Review: Hostiles

8 10

PLOT: An army captain (Christian Bale) on the verge of retirement is ordered to escort a dying Cheyenne war chief (Wes Studi) back to his native lands through hostile territory.

REVIEW: HOSTILES marks star Christian Bale’s first re-teaming with director Scott Cooper (BLACK MASS) since their thriller OUT OF THE FURNACE, and his first star turn in a real large-scale epic since EXODUS: GODS AND KINGS (his part in THE PROMISE was more of an extended cameo). A revisionist western, this deliberately paced but absorbing drama ranks highly in Bale’s filmography, giving him a juicy starring role to sink his teeth into, while also containing enough action to appeal to his core base.

His character, Joseph Blocker, is a man of contradictions. Low-key and unassuming, he’s also capable of hidden reserves of rage, especially when confronted by Native Americans. He's unapologetically racist towards them, having participated in many army campaigns (including Wounded Knee) where he was programmed to slaughter them without remorse. When HOSTILES picks up, he’s looking to leave that life behind and start fresh. He still can’t quite let go of his hate, especially when his superior officer (Stephen Lang) orders him to escort war chief Yellow Hawk (the great Wes Studi) home with his family, with them being former sworn enemies. Taking along his Irish sidekick (Rory Cochrane - in one of his best roles) who’s suicidal after having seen (and done) far too much, they head off on a dangerous journey with a west point graduate (Jesse Plemons) in tow.

Everything starts to change once Rosamund Pike enters the picture. The teaser depicts a brutal scene where her whole family, including all three of her daughters and husband, are slaughtered by a Comanche war party, only to re-enter the film once Blocker and his men come across her, with her situation seemingly confirming their prejudice against Native Americans, even though Yellow Tail and his children treat her with kindness.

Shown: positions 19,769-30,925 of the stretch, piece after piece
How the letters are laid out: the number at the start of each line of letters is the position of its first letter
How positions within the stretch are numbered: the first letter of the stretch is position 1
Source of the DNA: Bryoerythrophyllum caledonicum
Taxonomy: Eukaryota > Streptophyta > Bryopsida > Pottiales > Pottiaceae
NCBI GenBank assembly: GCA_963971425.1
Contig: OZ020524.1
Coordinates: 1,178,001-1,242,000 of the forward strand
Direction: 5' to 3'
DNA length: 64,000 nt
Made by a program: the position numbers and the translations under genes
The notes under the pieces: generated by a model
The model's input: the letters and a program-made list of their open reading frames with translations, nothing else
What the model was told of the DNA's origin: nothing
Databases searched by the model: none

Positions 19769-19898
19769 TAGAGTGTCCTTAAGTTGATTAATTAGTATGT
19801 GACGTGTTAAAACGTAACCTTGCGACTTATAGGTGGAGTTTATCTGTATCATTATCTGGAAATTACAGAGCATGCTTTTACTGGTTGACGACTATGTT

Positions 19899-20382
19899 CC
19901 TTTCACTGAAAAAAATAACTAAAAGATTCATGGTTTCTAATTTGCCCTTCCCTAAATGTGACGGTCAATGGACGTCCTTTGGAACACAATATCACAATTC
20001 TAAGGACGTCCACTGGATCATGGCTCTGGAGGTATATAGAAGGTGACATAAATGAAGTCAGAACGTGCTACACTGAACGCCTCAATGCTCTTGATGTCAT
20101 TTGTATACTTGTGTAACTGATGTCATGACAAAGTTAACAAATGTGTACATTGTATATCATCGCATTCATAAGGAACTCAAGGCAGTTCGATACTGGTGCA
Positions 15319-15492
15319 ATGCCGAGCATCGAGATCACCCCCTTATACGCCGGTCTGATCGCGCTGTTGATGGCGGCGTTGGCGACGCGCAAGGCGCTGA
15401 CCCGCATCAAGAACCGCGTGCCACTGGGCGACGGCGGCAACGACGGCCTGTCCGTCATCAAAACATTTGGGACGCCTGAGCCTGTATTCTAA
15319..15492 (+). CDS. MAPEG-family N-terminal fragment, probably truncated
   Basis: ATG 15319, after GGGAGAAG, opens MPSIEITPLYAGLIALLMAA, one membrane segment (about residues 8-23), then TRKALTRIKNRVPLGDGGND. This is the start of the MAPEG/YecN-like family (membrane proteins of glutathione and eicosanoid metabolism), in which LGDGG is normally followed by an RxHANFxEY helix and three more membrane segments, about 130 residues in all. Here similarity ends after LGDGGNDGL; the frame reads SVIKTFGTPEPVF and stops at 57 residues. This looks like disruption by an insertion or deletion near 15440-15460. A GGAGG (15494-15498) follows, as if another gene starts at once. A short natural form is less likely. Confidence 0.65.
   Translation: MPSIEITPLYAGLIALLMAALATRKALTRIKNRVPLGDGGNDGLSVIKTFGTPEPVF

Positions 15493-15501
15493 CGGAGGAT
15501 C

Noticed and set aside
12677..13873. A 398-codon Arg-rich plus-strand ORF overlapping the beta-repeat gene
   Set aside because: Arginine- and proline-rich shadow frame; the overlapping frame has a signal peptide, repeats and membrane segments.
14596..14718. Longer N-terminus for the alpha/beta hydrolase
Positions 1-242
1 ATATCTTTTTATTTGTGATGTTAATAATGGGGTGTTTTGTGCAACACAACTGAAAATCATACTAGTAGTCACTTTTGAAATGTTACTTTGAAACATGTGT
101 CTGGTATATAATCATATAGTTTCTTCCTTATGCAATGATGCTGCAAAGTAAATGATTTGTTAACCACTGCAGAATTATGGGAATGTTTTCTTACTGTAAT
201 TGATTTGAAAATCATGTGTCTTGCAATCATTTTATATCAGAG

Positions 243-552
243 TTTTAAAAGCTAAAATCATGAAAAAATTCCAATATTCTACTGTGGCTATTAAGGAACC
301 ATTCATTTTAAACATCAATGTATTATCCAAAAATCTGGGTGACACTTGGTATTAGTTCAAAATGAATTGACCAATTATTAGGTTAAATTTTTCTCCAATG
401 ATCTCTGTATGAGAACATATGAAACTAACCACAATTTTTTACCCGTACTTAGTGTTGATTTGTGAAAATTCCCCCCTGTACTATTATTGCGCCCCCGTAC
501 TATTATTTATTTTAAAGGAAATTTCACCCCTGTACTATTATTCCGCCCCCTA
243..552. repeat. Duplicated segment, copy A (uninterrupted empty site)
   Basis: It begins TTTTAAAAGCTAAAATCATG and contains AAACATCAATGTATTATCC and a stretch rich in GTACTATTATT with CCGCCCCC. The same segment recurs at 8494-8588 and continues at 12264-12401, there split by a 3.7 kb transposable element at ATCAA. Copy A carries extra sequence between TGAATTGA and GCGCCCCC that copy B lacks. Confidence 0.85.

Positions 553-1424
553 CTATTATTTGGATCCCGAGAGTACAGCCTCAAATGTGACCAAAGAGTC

In that way, HOSTILES is a confrontational film in that it never spoon-feeds you the way you’re supposed to feel. The opening massacre is horrific, and Bale seems like a kind man, both things would seem to make this a throwback to old-timey westerns that depicted First Nations as a monolithic creature of vengeance, but HOSTILES peels away that stereotype. They do this through Yellow Tail and his family, led by son Black Hawk (Adam Beach) who simply want to return home in peace, and are more than willing to defend Pike and the men once they’re hunted by a dangerous tribe, or are faced with the prospect of a dangerous, psychotic prisoner (Ben Foster) in their midst.

As the movie goes on, Bale’s Blocker and Cochrane’s Metz are forced to confront their prejudice, but through that also their complicity in the genocide of first nations people. It never quite goes in the direction you assume, never condemning either man, who are both essentially “the good guys” here, and Bale’s evolution is incredible. His performance truly does rank with his best, with the performance subtle and quiet, but also action driven, with Cooper staging some really impressive shoot-outs and pursuits. Pike, Studi and especially Cochrane are his equals here, with each of them contributing tremendous, layered performances. Cooper’s also roped in a great supporting cast, with one-scene cameos from Lang, Bill Camp, and Peter Mullan.

HOSTILES went into TIFF as a potential best actor showcase part for Bale, and hopefully a solid distributor picks this up and gives it a fourth quarter release, as he’s more than worthy. It’s a large-scale, epic, adult western - a rare thing on the big screen this way. Hopefully it gets the chance it deserves to reach a wide audience - as consigning this to a streaming service or VOD would be a shame.

Source: JoBlo.com



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